Speedy says that he started out on his own and worked without a studio. “Every dime I made went to buy better equipment. I was doing work for the magazines Audubon and New Jersey, shooting for the university and companies. I was also playing a lot of music in rock and roll bands, which enabled me to make some money while I was in the process of starting a photography business.”

In the early 1980s Speedy partnered with fellow photographer Toby Richards to start a commercial photography studio and created ad campaigns and catalogs for companies across the country. After a few decades of success, the two began to work on their own projects. For Speedy it was an eventual return to the Pinelands and his beginnings. “I got away from it for 25 years. Then I was living in Mexico and came back and decided that the Pine Barrens project needed to be done,” he says.

“What appeals to me about the Pine Barrens is the palette. It has a beautiful palette of color that most people don’t think about. It also has a lot of texture. There’s color, light, and texture, and a huge amount of water. We call it the barrens but it has an amazing amount of water. It makes it interesting to photograph, and it’s also a resource of great importance,” says Speedy.

The photographer appreciates that the Pinelands offers opportunity for solitude and discovery, even within the midst of the state’s large population “What I love is that you can really get lost and there are so many intertwined sandy roads there are surprises around the bend of every road. It’s wonder.”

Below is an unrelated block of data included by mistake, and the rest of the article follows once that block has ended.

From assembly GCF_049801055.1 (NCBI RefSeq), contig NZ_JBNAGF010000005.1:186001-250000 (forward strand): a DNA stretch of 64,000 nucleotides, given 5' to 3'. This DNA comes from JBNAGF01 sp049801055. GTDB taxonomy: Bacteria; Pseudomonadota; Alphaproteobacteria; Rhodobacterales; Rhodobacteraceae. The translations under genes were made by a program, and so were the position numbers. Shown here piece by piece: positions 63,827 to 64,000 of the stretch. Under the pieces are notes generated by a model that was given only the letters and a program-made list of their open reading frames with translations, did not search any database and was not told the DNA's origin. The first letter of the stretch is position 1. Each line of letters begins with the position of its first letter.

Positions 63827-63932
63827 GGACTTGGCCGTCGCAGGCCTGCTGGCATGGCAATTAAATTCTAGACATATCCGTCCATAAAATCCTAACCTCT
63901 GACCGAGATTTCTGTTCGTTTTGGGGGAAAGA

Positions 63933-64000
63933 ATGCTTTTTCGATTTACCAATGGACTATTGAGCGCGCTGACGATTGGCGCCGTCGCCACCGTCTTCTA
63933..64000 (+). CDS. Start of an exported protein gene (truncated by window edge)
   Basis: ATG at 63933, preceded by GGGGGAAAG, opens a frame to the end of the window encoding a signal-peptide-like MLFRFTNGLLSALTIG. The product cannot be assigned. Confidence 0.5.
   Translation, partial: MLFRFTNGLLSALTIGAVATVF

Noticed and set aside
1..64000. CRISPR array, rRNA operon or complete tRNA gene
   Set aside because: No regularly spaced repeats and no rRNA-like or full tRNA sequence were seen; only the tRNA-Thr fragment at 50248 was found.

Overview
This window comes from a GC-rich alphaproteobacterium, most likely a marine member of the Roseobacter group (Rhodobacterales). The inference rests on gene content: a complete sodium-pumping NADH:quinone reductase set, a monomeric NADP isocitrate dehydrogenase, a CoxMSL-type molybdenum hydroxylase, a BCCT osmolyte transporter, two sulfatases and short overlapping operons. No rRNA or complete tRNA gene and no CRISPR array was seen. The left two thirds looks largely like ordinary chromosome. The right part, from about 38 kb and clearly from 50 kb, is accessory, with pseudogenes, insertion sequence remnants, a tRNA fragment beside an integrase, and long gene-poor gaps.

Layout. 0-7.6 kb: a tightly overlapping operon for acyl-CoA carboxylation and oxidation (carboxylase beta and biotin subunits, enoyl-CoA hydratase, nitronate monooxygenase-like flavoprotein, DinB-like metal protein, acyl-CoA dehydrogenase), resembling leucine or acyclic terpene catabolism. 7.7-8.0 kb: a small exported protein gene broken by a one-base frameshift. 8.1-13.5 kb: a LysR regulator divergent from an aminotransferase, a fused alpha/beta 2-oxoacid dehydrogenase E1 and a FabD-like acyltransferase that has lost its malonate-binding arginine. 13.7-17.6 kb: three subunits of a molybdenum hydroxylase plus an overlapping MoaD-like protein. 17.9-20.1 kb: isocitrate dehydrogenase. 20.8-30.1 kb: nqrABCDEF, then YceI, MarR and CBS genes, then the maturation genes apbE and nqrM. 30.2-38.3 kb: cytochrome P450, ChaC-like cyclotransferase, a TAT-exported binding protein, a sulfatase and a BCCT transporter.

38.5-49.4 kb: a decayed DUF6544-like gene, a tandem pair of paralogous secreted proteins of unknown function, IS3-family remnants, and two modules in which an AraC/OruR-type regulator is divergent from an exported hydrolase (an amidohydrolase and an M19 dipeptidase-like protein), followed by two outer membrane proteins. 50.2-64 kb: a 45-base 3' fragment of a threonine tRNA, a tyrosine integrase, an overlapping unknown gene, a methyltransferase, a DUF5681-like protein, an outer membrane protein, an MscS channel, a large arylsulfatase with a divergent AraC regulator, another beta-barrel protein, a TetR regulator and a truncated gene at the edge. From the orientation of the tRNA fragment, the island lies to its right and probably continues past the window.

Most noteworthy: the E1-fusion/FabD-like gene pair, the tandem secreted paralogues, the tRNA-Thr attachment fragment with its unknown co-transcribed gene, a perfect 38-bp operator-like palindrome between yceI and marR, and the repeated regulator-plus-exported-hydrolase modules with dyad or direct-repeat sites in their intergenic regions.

Another thing of wonder is the light available. “I use the compass and figure out what kind of light would be best to photograph in. The early morning light is really a supreme time for me in the Pine Barrens,” he says.

Speedy enjoys talking about light and how it produces a work of art, rather than a picture. “It’s not unlike a medium of art. It’s that mixture of content and composition, inspired by great light. To me the magic is to define an image that is compelling in composition and understands light. I always like the idea that photography is painting with light. The challenge to any landscape photographer is getting the light right. It just doesn’t happen. It involves scouting and note taking. Sometimes you have to plan to get the right circumstances. “

In addition to light, the water in the Pinelands is important to his photos. “Cedar water gives a photographer a lot to work with. It’s a significant part to the photography that I’ve done down there,” he says of the region’s water colored by a combination of soil elements and plant life.

Yet photographing water can be a challenge in more ways than one. As Speedy recounts, “I was canoeing and had gone down very early in the morning for a two-day canoe ride. It was early fall and chilly. I got up to a point at the Batsto River, stood up, and lost my concentration and balance. The canoe fell over.”